• Dr. Daniela DeGiovanni and Dr. Federica Grossa – Both Oncologists in Casale Monferrato

• Bruno Pesce and Nicola Pondrano – Both Labour Leaders and Asbestos Victim Group Leaders

Visits took place in Toronto as well as additional Ontario cities hit hard by occupational disease including Peterborough and Sarnia. Receptions for the delegation were held in each of the cities during the week culminating in Toronto, where the delegation visited the Memorial Wall at the Columbus Centre in Toronto, honouring Italian-Canadians who have lost their lives at work in Ontario.

The initiative focused on a positive learning exchange, which will serve to help us here in Canada make the necessary progress in mesothelioma health care, asbestos remediation and education and awareness. The delegation presented on a wide range of issues of great importance here in Ontario throughout the week, they included:
• Medical innovations – The health professionals of Casale Monferrato have had to respond to a crushing number of mesothelioma cases in a small community. They have developed an integrated approach involving frontline physicians, psychological support to patients and families and a hospice. They were eager to not only share this experience with colleagues in Canada but to learn about the important innovations in treatment being achieved in our Canadian centres of excellence in mesothelioma treatment.
• Educational programs on the hazards of asbestos – Educators in Casale Monferrato have created world recognized educational programs in their schools, using innovative resources and media to engage teachers and students in passing on the lessons that have been so hard learned.
• Eliminating asbestos from the urban environment - At the civic level, their succession of Mayors and City Councillors have dedicated the past 25 years to cleaning up all the asbestos in Casale, an admirable but difficult process, yet one that has met with significant success. We face the same challenge here in Canada, as our government has just recently approved a federal ban on asbestos, effective December 30, 2018.
• How one small community can mobilize to galvanize major progress on asbestos – The community in Casale Monferrato has spear-headed initiatives in Italy to ban asbestos and deal with its complex legacy in the built environment there.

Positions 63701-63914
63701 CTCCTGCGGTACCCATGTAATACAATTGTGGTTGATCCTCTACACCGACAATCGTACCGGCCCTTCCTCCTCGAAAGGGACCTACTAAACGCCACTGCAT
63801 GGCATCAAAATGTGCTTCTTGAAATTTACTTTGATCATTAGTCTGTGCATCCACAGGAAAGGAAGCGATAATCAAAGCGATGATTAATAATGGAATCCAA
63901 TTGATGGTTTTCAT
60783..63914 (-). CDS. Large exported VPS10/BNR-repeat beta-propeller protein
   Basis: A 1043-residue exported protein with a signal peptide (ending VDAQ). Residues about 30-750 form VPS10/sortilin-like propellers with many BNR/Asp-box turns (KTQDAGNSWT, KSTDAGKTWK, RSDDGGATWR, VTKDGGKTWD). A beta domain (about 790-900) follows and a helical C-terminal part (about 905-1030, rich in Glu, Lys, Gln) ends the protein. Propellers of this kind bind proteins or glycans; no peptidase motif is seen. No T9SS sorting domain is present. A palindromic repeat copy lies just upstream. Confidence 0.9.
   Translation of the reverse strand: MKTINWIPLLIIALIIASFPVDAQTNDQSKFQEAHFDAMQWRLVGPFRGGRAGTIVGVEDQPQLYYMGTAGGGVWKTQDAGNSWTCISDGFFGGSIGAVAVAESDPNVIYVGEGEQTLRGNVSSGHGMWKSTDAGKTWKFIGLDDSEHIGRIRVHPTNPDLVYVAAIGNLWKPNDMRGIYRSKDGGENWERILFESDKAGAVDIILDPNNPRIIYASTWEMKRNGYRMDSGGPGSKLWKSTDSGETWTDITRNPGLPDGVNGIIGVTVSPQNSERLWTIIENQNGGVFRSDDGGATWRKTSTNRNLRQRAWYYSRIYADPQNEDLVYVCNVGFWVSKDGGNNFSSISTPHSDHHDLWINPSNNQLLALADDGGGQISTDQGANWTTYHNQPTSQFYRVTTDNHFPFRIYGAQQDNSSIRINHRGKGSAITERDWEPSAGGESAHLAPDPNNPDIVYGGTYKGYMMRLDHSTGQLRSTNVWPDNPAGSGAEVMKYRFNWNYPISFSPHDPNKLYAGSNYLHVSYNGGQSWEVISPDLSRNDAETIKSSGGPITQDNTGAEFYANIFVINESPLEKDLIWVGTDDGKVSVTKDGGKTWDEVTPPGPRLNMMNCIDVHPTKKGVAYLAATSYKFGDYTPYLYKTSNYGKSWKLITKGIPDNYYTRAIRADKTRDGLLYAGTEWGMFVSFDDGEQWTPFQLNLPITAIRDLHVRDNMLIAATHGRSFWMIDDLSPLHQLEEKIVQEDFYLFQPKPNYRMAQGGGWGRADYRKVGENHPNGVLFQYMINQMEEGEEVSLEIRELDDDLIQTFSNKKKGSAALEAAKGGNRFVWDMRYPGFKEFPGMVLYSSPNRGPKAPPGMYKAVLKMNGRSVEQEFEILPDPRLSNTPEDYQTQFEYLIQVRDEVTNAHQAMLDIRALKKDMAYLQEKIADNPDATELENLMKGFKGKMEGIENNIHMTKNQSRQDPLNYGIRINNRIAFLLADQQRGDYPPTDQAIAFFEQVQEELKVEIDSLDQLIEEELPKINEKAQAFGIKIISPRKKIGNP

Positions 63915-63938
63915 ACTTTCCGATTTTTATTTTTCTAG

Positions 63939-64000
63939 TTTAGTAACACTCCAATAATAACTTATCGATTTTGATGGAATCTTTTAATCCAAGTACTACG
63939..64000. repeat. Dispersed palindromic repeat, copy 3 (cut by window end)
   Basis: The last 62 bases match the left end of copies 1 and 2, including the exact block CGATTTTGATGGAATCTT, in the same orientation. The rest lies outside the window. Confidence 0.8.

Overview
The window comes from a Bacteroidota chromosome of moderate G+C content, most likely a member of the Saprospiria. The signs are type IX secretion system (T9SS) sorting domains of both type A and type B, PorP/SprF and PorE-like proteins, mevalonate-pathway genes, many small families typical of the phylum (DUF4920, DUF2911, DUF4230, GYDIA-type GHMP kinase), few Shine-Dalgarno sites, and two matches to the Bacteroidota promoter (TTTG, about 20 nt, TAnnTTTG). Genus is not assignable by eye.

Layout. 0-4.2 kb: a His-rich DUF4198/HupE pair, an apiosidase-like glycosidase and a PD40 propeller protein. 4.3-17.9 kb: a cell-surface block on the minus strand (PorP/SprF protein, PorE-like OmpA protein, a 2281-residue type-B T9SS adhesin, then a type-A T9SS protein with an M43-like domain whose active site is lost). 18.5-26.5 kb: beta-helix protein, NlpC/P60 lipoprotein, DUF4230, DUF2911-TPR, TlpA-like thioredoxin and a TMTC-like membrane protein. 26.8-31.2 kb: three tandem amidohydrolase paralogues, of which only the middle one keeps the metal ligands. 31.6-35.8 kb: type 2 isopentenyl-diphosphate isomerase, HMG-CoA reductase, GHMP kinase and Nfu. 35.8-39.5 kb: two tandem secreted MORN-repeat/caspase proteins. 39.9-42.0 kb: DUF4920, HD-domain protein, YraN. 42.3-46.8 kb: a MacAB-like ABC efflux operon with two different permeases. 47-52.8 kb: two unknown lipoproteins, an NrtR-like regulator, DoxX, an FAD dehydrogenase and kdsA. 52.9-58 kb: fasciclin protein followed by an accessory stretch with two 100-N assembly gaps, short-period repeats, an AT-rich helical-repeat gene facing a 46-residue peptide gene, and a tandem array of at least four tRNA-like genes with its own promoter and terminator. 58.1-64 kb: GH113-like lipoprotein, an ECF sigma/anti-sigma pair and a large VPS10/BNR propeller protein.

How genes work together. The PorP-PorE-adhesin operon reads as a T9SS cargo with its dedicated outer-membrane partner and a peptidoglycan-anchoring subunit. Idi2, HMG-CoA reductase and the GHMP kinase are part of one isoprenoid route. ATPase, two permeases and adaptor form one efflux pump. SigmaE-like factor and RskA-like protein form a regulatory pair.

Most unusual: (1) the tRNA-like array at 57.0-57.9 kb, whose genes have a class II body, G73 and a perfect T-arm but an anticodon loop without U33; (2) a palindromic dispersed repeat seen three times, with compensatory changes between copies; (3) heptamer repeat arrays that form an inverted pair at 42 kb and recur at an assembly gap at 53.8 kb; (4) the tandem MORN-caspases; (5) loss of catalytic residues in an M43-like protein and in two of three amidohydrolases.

• Making the transition from asbestos to a better future - Finally, the local community has worked together to develop a common vision for a clean, healthy city which welcomes the world to their beautiful region of Monferrato, now designated a part of one of the UNESCO World Heritage sites.

As in Italy, asbestos continues to haunt the hearts, lungs and minds of thousands of Canadian workers and their families, who sadly suffer from the decades of Asbestos use and production here in Canada. We have now reached the likely maximum level of asbestos disease in Ontario from those post-War exposures — around 150 Ontarians are dying annually from mesothelioma and another 425 from lung cancer. The visit of this delegation here in Ontario provides us with not only valuable knowledge but also inspiration from their perseverance and conviction to continuing their work well beyond the implementation of an Asbestos Ban.

The resilience of Casale Monferrato’s communities and families serves as a reminder to us all that we can never stop in our efforts in making this world free from Asbestos. Asbestos spread through their community and families over many generations, ravaging everyone along the way. Yet, they persevered, which teaches us that despite all the horrible, tragic, catastrophic things that can happen to us, the human spirit is resilient, alive and, forever fighting to make tomorrow a better day.

This delegation who traveled to Canada and served in representing the brave and dedicated 35,000 citizens of Casale Monferrato, offered their experiences, tragedies, successes and failures in hopes to help us find the keys to unlock the doors necessary to a Canada free from Asbestos. Asbestos has operated knowing no borders or boundaries in this world. We are very fortunate that these incredible champions have decided to operate in the same borderless and boundary free manner. We are forever grateful for their efforts to help us all be rid of this merciless material.

This article was written by Local 95 Director of Government and Community Relations Adam Melnick and originally appeared in the Canadian Building Trades Magazine Summer 2019 edition. 

Topics: Local 95, Toronto, ON, Canada's Building Trades Unions (CBTU)